YOKOHAMA, Japan—The Philippines continues to be the “belle of the ball” for many analysts, including the Asean+3 Macroeconomic Research Office (Amro), which projected the country’s economic growth to remain robust until next year.
Amro expects the Philippines to post a growth of 6.8 percent this year and 7 percent next year. These are within the growth expectations of local and international organizations, including multilateral development banks.
Inflation is also expected to average 3.1 percent this year and 3.2 percent next year.
This is within government expectations of 2 percent to 4 percent.
“[Growth will be] supported by infrastructure investment, investment on transportation equipment and household consumption,” Amro stated in its report launched here on Thursday.
National Economic and Development Authority (Neda) Secretary Ernesto M. Pernia is not daunted by the high expectations.
Pernia said the government can implement policies and programs that can help, but this alone will not be enough to sustain the country’s high growth.
“We always hope because we don’t have control of the economy, it’s just, we’re doing certain things that can have certain impact, but the real engine of the economy is something else,” Pernia said.
Amro, however, was cognizant of the challenges faced by the Philippines, which threatens to cut its economic growth this year and next year. It said growth could be jolted by “global economic shocks”, which could affect remittances and the overall domestic economy.
Any cut in remittances will affect the country, as Philippine economy remains consumption-driven.
Other threats include slower export performance and the ill effects of extreme weather conditions. This will affect the country’s ability to produce food, and thus, cause food prices to spike.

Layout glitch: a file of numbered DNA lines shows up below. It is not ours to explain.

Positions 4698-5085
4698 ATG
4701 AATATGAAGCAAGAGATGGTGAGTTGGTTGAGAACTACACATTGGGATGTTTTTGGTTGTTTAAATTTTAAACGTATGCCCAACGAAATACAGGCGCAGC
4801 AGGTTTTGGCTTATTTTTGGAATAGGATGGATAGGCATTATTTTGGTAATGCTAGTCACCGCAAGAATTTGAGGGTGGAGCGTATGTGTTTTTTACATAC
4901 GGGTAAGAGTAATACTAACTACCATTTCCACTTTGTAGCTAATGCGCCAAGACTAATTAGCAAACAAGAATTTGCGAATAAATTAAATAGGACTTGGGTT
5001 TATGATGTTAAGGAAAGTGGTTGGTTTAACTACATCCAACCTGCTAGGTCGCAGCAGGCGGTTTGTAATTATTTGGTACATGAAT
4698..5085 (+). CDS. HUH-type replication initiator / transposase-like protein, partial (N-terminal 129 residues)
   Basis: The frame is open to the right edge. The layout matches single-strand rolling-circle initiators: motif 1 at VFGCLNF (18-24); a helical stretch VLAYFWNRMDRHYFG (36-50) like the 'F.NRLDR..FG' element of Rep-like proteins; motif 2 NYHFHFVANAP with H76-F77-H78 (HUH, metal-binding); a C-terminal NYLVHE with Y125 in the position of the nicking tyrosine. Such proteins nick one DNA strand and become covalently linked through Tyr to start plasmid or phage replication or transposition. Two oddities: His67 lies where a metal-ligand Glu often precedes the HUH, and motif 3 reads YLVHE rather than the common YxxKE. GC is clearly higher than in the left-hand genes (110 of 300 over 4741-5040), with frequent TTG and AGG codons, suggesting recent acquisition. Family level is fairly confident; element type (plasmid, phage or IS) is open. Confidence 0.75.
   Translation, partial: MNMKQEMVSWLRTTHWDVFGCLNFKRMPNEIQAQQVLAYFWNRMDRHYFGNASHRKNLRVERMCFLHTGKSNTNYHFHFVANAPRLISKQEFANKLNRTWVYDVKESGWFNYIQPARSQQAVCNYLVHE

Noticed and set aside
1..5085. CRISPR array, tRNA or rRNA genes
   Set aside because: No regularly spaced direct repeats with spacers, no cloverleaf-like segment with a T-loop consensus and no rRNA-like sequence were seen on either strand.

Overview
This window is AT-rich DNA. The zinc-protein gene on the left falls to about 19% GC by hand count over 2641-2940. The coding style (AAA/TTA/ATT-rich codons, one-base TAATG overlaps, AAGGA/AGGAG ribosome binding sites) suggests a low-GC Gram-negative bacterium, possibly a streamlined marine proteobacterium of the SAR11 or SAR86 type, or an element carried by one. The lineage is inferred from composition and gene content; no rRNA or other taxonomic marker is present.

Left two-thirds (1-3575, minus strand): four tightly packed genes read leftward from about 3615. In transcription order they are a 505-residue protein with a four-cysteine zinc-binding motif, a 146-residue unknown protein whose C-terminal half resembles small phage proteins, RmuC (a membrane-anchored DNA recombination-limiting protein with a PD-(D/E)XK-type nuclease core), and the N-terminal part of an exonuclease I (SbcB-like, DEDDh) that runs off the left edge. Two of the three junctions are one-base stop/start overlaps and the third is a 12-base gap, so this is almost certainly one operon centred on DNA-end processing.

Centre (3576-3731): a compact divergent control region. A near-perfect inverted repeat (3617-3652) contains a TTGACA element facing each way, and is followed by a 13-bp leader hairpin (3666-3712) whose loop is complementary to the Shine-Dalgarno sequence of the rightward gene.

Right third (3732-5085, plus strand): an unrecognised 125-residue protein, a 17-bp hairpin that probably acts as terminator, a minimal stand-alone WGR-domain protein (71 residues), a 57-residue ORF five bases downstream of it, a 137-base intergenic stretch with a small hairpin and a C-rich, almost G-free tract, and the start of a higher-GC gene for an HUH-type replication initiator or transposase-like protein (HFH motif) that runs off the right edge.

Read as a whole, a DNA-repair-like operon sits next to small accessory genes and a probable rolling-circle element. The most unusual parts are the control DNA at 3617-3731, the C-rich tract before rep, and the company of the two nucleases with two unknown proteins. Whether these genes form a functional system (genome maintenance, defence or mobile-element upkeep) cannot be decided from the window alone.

Poor Filipino families are very sensitive to this, because 70 percent of their household consumption is focused on food. Meanwhile the Asean+3 region is expected to grow at 5.2 percent in 2017 with inflation under control, despite the global uncertainty.
Regional emerging markets of Korea, Asean-5—Malaysia, Indonesia, the Philippines, Singapore and Thailand—and Vietnam remain resilient, even as volatility in global financial markets persists, while developing Asean economies of Cambodia, Lao PDR and Myanmar continue to grow and reap benefits from regional integration.
“It is encouraging to see that the Asean+3 region has been resilient going into 2017,” said Hoe Ee Khor, Amro chief economist. “Under the current global environment, the region should prioritize financial stability, while supporting growth with an appropriate policy mix, including targeted macroprudential policy measures and sustained structural reform.”